What we ought to believe.

Not much in my life makes sense outside of God. Certainly, a place like Homeboy Industries is all folly and bad business unless the core of the endeavor seeks to imitate the kind of God one ought to believe in. In the end, I am helpless to explain why anyone would accompany those on the margins were it not for some anchored belief that the Ground of all Being thought this was a good idea. – Gregory Boyle, Tattoos on the Heart

Before we lived here, I didn’t understand this quote.

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I first read Tattoos on the Heart last summer. We were in the thick of packing up our earthly belongings to move across the country. We used adjectives like “at-risk” and “under resourced” and “poor” to describe the neighborhood we were joining.

That was before we lived here.

Now, I agree with Father Boyle; not much in my life makes sense outside of God.

We left our hometown with five little people and nowhere to land.
We live on a street where bullets fly. 
I home school my 23-year-old neighbor.

It’s all foolish and poor financial planning to live on the gifts of others. It’s reckless choose this neighborhood. It’s absurd to be stubborn about hope.

Unless.

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Unless the core of it all is to imitate the God we ought to believe in.

But can I let you in on a little secret? Sometimes it’d be easier not to believe.

This God says we’re standing in the right place if we’re with the poor. With those who mourn. The hungry and thirsty. He says if we are persecuted and lied about and pushed around; we’re in the right place.

There’s not a one of those things the world can make sense of. Stand with the poor? Move into someone’s broken heart? Join the parched and the weary? You’ll know you’re with me when you’re lied about? Pushed around? Really Jesus?

Really.

The God we ought to believe in, He hasn’t so much promised the things this world counts as important. Or wise. Our even just a decent enough idea. Imitating Him is swimming upstream the whole dang way.

That bit about being helpless to explain these choices? I get that part now too.

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Last summer, one of my friends who lives among the marginalized in London told me this is her favorite quote from the book.

I secretly thought maybe she was a little cruel. Like somehow she had been a mean girl in high school and hid it really well as an adult, or maybe my judge of character had started to slip.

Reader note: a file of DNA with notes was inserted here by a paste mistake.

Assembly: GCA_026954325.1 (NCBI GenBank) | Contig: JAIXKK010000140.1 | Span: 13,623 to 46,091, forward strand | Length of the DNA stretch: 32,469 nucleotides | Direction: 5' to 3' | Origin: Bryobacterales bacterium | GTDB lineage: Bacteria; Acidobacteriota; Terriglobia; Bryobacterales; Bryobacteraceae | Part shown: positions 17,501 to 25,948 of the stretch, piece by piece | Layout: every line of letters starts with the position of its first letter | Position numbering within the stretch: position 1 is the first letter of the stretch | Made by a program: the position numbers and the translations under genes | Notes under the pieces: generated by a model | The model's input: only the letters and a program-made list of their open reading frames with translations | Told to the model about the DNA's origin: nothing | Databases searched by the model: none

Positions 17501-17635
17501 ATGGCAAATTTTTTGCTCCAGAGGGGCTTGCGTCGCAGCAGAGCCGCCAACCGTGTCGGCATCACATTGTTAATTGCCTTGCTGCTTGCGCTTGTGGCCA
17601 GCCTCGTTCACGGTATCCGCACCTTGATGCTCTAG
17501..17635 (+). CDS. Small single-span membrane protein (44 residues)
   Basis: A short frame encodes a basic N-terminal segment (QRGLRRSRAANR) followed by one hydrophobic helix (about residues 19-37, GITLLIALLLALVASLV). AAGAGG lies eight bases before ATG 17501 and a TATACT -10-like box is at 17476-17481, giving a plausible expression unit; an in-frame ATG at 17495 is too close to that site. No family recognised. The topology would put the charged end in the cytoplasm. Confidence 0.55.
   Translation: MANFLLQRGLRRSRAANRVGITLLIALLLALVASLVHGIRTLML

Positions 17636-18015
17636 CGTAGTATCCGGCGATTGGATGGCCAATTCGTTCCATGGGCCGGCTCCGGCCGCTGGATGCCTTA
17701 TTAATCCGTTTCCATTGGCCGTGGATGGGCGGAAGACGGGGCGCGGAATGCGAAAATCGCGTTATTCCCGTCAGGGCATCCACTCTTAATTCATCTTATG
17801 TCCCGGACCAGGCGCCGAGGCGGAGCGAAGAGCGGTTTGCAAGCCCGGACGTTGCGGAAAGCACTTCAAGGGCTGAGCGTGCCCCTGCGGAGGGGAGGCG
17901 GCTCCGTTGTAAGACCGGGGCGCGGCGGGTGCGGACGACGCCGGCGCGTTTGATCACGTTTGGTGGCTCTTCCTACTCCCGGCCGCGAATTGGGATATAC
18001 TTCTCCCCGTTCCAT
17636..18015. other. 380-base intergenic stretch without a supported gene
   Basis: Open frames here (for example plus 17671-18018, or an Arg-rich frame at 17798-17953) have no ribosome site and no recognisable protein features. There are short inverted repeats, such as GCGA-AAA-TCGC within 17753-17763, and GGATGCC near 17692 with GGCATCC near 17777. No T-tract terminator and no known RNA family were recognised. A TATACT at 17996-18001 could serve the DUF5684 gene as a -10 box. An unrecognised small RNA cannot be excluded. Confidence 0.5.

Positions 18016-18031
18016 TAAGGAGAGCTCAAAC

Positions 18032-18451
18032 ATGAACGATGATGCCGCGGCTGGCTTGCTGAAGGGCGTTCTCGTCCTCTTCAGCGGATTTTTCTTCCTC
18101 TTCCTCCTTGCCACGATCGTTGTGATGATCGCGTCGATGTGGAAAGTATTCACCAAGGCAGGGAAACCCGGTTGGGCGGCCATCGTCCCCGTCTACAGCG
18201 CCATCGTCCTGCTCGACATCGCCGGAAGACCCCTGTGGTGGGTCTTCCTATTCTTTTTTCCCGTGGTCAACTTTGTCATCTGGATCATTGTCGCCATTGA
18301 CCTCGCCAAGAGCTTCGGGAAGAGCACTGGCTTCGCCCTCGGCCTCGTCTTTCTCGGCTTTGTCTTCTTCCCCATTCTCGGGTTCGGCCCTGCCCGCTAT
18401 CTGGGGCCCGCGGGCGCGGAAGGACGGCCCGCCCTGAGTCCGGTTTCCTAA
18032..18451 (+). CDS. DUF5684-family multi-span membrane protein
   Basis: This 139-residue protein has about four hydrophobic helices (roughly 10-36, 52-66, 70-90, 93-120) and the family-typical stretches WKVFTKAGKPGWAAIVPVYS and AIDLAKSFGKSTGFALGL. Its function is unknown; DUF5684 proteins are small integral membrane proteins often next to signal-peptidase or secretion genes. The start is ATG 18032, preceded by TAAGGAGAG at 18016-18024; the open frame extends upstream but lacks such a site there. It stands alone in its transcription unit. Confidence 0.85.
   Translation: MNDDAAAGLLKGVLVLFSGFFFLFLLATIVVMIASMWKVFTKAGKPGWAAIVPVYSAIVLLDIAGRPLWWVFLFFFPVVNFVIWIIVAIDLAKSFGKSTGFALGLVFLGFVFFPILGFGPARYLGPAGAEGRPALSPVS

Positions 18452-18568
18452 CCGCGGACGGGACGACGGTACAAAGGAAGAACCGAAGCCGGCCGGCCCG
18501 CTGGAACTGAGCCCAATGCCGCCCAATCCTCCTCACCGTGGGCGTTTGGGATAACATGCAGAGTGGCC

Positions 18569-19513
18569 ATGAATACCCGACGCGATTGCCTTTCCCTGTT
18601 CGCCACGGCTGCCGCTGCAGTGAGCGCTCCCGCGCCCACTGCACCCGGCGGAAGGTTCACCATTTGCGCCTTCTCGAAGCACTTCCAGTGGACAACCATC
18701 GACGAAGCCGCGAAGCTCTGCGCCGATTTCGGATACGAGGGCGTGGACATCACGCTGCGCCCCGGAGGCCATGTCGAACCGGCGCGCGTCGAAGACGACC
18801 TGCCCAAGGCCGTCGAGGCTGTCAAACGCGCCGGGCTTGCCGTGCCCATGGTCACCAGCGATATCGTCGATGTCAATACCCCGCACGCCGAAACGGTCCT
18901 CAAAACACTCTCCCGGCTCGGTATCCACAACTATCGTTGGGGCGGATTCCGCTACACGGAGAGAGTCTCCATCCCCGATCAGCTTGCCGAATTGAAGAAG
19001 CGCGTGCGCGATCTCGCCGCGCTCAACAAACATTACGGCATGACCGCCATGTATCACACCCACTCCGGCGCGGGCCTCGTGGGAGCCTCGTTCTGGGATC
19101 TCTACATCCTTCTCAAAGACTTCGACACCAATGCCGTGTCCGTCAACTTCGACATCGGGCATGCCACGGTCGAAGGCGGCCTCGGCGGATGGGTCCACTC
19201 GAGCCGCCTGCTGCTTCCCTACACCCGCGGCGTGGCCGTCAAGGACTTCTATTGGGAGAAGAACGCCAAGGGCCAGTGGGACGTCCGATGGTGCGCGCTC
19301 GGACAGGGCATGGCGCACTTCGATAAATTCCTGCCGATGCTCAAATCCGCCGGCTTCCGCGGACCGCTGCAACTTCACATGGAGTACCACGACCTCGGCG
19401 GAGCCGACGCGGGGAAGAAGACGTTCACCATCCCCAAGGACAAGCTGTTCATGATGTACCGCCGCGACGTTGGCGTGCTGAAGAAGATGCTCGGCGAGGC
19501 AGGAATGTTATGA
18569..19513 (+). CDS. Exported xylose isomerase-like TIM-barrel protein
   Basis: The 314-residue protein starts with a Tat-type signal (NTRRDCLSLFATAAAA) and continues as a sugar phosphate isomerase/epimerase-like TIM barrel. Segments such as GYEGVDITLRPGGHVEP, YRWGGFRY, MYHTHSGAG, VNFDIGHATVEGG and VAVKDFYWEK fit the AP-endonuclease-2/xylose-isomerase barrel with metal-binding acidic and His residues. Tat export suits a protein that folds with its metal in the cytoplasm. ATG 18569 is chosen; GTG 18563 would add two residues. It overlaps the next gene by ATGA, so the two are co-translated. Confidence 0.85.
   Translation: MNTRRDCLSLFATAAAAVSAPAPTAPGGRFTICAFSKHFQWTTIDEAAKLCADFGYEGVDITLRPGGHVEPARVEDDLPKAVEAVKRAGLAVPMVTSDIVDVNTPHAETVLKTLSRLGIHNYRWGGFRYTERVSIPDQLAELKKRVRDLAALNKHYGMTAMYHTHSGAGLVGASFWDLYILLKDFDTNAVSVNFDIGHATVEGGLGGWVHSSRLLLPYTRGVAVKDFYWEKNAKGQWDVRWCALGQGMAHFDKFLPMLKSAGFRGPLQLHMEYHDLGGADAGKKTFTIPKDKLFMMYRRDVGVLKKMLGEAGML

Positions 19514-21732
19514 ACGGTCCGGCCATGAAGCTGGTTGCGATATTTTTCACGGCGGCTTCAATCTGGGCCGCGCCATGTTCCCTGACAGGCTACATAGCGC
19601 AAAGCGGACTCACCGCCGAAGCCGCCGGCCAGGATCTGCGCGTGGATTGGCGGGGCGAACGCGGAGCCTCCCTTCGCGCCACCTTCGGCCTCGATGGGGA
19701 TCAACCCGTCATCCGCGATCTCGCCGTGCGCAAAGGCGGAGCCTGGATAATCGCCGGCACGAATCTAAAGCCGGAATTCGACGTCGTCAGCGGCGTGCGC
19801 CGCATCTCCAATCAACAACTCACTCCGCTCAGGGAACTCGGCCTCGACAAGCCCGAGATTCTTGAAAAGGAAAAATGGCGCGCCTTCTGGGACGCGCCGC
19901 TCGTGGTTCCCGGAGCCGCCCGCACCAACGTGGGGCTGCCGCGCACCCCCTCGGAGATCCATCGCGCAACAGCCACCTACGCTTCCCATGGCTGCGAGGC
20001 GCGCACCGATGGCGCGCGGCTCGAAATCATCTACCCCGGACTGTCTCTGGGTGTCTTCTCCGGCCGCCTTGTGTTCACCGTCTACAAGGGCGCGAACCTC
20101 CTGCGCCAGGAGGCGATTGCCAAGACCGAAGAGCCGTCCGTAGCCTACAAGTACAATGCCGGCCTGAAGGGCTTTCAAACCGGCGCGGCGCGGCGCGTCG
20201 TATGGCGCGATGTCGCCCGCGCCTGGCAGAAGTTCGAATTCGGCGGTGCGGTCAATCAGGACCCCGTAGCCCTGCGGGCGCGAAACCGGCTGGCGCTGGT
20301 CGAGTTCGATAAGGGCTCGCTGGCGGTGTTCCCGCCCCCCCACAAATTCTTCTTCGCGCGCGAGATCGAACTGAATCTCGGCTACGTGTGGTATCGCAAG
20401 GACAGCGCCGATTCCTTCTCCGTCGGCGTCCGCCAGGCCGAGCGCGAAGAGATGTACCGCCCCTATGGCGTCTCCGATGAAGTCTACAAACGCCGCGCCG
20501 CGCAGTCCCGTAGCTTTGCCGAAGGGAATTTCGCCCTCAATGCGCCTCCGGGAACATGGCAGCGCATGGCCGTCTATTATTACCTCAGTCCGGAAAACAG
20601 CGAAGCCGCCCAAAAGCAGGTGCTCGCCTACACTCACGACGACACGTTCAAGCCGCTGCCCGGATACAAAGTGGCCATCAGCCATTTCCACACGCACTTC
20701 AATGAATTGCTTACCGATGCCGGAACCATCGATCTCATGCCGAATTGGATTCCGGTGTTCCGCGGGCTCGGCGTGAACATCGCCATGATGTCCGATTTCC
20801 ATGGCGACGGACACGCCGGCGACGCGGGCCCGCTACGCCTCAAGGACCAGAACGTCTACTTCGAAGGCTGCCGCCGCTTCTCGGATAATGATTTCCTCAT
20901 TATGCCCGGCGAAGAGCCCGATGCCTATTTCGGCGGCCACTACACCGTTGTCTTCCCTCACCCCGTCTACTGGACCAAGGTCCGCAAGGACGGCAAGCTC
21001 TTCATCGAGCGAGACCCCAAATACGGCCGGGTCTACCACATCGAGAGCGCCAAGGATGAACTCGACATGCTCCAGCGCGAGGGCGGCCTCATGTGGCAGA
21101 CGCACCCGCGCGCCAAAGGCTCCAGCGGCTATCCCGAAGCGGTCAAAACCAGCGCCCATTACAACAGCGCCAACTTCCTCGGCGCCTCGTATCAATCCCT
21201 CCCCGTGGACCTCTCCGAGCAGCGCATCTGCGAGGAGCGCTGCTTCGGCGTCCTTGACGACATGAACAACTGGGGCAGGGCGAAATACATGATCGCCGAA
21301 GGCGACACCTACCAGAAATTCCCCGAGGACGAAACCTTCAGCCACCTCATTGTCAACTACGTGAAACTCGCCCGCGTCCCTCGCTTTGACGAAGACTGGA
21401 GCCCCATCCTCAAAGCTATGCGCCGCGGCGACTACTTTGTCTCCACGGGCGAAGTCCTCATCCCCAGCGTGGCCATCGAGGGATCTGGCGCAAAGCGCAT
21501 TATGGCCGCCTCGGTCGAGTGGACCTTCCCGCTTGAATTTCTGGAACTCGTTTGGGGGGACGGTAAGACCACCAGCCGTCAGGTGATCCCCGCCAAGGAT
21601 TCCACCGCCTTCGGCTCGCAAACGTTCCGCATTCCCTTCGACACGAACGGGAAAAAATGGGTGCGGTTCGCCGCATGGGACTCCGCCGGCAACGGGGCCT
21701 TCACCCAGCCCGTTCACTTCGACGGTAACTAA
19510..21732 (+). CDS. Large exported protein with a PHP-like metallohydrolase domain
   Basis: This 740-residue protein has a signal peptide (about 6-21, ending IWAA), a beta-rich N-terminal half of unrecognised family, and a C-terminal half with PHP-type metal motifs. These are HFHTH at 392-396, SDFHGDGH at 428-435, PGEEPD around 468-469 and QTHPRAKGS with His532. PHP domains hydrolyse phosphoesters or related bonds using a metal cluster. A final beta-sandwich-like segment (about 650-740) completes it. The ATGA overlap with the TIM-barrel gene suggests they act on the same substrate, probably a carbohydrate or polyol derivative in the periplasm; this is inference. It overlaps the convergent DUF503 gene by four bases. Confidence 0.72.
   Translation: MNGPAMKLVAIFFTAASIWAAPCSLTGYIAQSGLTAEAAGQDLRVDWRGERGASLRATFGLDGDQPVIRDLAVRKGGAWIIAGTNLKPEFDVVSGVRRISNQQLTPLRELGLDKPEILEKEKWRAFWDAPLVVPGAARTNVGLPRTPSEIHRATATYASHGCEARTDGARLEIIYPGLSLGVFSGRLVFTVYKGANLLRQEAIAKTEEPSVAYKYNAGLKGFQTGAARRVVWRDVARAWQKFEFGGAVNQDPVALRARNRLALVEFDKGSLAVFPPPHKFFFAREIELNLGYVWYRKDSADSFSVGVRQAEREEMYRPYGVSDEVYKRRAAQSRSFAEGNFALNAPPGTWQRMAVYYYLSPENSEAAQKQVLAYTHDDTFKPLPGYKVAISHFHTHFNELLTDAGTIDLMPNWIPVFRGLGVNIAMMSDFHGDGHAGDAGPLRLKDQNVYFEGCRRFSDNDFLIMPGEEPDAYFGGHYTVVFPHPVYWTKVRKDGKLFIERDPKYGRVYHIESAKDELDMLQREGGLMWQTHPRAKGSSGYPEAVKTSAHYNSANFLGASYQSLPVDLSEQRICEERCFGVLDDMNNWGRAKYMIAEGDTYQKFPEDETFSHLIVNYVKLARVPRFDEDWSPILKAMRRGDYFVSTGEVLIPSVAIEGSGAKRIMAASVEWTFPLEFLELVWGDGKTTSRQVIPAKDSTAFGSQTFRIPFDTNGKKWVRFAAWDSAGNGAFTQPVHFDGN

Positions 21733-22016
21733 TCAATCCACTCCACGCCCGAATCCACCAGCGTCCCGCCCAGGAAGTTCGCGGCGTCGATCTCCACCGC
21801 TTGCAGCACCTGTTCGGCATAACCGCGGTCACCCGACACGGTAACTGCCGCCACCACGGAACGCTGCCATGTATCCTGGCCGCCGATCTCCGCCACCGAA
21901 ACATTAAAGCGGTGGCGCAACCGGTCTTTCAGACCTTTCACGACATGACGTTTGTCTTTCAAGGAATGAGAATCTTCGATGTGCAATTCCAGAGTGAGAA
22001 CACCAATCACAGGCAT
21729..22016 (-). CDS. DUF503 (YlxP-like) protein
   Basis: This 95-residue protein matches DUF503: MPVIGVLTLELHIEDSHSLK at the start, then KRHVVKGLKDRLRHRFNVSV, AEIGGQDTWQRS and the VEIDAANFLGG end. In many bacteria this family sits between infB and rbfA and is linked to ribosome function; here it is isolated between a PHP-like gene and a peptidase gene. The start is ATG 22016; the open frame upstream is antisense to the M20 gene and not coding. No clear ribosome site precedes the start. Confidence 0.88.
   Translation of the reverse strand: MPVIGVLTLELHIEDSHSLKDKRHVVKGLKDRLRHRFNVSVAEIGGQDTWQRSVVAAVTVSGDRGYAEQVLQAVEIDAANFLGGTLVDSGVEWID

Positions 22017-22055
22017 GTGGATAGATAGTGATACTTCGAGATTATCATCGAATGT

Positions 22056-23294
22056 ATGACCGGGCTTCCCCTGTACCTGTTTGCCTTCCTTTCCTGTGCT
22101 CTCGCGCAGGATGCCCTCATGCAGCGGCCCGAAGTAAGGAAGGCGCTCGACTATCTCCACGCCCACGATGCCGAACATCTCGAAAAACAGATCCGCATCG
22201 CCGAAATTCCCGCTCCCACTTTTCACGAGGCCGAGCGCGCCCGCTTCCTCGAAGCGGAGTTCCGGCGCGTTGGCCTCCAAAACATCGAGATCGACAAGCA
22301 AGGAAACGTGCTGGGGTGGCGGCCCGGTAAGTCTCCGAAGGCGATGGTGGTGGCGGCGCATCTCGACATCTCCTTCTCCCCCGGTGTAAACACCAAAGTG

Yes, yes, in some Church circles choosing to stand with the marginalized is sexy business. Until you do it. Until it isn’t.

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I was recently interviewed for a podcast and, of course, the host asked me about safety in our neighborhood. I gave the standard Christian answer, you probably know the one, something about the center of God’s will being the safest place to be.

Here’s the thing: I have lots of thoughts on the topics of safety and wisdom and privilege and laying down our lives, but at the end of the day, I’m helpless to explain it outside of God thinking this is a good idea.

Helpless.

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Are you reading along with us? What quote(s) impacted you? Was there a homie’s story that brought you to tears or made you laugh out loud? Leave your words in the comments OR meet us tonight on Facebook at 8:30pm EST. If you’re a blogger, you can link up your own post below as well.

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4 Comments

  1. Julie Leon April 4, 2016

    So good, Lindsy. Thanks again for being real. Though it may not “feel” encouraging, it is.

    Hoping to have the kids “all tucked in” (without too many trips out of the room thereafter) by 7:30 my time and ready to chat. Thanks for hosting the book club! You’ve got me excited, and in a strange way feeling like I have more of a community of like-minded friends, even if just for a season!! 😊

    Reply
    • Lindsy Wallace April 20, 2016

      This comment slipped by me Julie – so sorry! And thank you for the encouragement. I agree, the realness of others encourages me as well 😉

      I’m so glad you’re reading along and have enjoyed your input on Monday nights. I hope the community continues beyond this one book!

      Reply
  2. LindseyB April 4, 2016

    The story about Carmen in chapter 2, she calls herself a disgrace. I already cry at everything, but this one really touched me. Maybe because he had to be at that baptism and she was an “interruption” and I know how many times I’ve seen someone who needed to just be heard as an interruption. I see their lives and worldview as so bizarre and almost “unreachable” and she reminded me that even with a tough exterior some people still search for Truth and are ready to hear it. P. 43 “In the face of all this, the call is to allow the painful shame of others to have a purchase on our lives. Not to fix the pain but to feel it.” The Lord puts people in our path whose lives can feel draining of our own. As exhausting as it is, our hearts and homes should be open to it of the sake of the life transforming gospel of Jesus!

    Reply
    • Lindsy Wallace April 20, 2016

      Yes Lindsey! I love this takeaway! Thank you for sharing! Carmen’s story really got to me too.

      Reply

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